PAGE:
Two years ago, Arizona State University sophomore Sam Blitz joined Fermilab’s ORKA experiment for the summer. Taking on an assignment traditionally reserved for students at the graduate level, he started not by getting his feet wet, but by diving in head first.
“I just sat down and read the manual,” said Blitz about his first days. He and a fellow student charged through two tomes on simulation software totaling 450 pages.
Now a junior, Blitz has been recognized nationally for his work on ORKA. The competitive Barry Goldwater Scholarship program conferred him with an honorable mention. His project also won the ASU Physics Department undergraduate symposium, earning him a $1,000 award.
“He’s done a tremendous job at the level that someone far more advanced would be asked to do,” said ASU physics professor Joseph Comfort, who recommended Blitz go to Fermilab to work on ORKA in 2012.
Blitz’s task was to help design the ORKA positive-kaon beamline. The kaon beam that arrives at the detector must be as pure as possible. Producing a pure kaon beam is a nasty problem, one scientists have been working on for decades using simulation programs.
Blitz improved on those programs. He got cozy with the simulation tools, learning the software languages and becoming conversant enough to develop techniques for modeling ORKA’s beamline magnets. His contributions, by any standard, were substantial.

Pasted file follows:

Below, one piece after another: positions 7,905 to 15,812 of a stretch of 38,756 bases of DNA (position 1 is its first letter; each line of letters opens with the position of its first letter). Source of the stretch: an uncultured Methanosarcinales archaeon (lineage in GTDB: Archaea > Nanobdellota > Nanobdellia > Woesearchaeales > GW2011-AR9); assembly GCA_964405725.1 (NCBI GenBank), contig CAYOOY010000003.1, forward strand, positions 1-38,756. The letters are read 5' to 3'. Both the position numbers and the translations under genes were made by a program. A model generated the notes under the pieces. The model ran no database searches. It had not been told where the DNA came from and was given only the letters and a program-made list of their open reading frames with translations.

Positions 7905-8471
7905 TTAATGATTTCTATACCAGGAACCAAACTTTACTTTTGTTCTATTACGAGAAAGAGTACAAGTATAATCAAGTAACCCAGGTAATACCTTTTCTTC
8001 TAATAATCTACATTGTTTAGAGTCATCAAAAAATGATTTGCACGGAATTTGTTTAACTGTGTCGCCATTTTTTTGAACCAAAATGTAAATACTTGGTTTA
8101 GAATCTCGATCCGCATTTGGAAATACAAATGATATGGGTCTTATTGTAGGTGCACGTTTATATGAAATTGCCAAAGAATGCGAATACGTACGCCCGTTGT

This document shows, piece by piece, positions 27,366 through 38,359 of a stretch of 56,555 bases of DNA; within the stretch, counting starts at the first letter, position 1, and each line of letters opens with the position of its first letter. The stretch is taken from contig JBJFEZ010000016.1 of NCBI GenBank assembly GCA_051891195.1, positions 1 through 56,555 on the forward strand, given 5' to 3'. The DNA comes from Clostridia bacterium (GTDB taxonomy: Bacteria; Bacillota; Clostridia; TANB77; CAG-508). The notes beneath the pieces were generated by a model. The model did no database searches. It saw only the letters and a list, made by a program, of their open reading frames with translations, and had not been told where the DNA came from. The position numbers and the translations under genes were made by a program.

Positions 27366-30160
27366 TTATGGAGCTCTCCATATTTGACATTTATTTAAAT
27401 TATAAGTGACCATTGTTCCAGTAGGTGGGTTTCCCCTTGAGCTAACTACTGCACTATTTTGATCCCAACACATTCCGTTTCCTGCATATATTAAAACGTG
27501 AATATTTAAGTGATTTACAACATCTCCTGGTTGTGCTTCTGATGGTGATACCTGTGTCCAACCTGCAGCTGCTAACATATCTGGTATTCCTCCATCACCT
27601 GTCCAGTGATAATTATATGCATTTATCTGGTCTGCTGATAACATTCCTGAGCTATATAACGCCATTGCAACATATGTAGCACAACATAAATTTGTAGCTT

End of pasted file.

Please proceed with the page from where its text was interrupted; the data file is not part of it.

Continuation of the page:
His work culminated in a publication, a technical memo, which he co-authored with ASU student Riley Molloy.
“In the old days, the graduate student would go to school, take one or two years of classes, then finally get around to doing research. Sam was doing it as a sophomore,” Comfort said. “He’s the expert in the collaboration for this particular beamline design.”
Blitz returned to Fermilab again in the summer of 2013, continuing his research at ASU during the school year.
“It’s a very nice thing when an undergraduate becomes part of the effort and stays with us long enough to become part of the team,” said Fermilab scientist Doug Jensen, Blitz’s advisor at the lab. “Students can learn their way into the world of research, which is outside the textbook. Sam’s been part of that. He’s one of us now.”
Blitz has wanted to be a scientist for as long as he can remember, he said. Now he’s improving the beamline for an important particle physics project that he also happens to enjoy.
“It’s a problem-solving task that doesn’t seem to ever finish — I always have problems to solve,” Blitz said. “I think that’s a good thing.”